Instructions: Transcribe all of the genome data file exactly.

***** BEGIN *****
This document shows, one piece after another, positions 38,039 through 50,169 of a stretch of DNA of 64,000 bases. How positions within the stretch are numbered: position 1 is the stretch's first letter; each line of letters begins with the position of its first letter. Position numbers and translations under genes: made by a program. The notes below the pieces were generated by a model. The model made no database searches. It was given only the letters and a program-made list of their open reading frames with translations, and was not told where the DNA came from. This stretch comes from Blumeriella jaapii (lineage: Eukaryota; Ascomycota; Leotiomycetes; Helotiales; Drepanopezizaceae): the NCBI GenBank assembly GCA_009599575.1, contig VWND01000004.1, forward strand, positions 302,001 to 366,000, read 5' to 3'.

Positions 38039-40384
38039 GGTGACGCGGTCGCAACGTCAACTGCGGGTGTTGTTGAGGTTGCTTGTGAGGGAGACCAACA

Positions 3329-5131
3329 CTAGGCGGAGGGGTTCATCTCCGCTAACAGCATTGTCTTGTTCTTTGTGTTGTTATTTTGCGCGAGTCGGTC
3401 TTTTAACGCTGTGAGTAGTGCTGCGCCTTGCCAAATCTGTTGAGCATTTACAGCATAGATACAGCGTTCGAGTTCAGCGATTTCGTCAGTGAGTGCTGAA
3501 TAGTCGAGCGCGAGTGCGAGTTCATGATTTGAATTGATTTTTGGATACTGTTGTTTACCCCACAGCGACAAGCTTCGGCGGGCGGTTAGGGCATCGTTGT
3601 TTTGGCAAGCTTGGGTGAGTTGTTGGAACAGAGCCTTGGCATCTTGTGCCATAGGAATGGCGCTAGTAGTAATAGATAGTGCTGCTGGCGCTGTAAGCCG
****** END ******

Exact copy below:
This document shows, one piece after another, positions 38,039 through 50,169 of a stretch of DNA of 64,000 bases. How positions within the stretch are numbered: position 1 is the stretch's first letter; each line of letters begins with the position of its first letter. Position numbers and translations under genes: made by a program. The notes below the pieces were generated by a model. The model made no database searches. It was given only the letters and a program-made list of their open reading frames with translations, and was not told where the DNA came from. This stretch comes from Blumeriella jaapii (lineage: Eukaryota; Ascomycota; Leotiomycetes; Helotiales; Drepanopezizaceae): the NCBI GenBank assembly GCA_009599575.1, contig VWND01000004.1, forward strand, positions 302,001 to 366,000, read 5' to 3'.

Positions 38039-40384
38039 GGTGACGCGGTCGCAACGTCAACTGCGGGTGTTGTTGAGGTTGCTTGTGAGGGAGACCAACA

Positions 3329-5131
3329 CTAGGCGGAGGGGTTCATCTCCGCTAACAGCATTGTCTTGTTCTTTGTGTTGTTATTTTGCGCGAGTCGGTC
3401 TTTTAACGCTGTGAGTAGTGCTGCGCCTTGCCAAATCTGTTGAGCATTTACAGCATAGATACAGCGTTCGAGTTCAGCGATTTCGTCAGTGAGTGCTGAA
3501 TAGTCGAGCGCGAGTGCGAGTTCATGATTTGAATTGATTTTTGGATACTGTTGTTTACCCCACAGCGACAAGCTTCGGCGGGCGGTTAGGGCATCGTTGT
3601 TTTGGCAAGCTTGGGTGAGTTGTTGGAACAGAGCCTTGGCATCTTGTGCCATAGGAATGGCGCTAGTAGTAATAGATAGTGCTGCTGGCGCTGTAAGCCG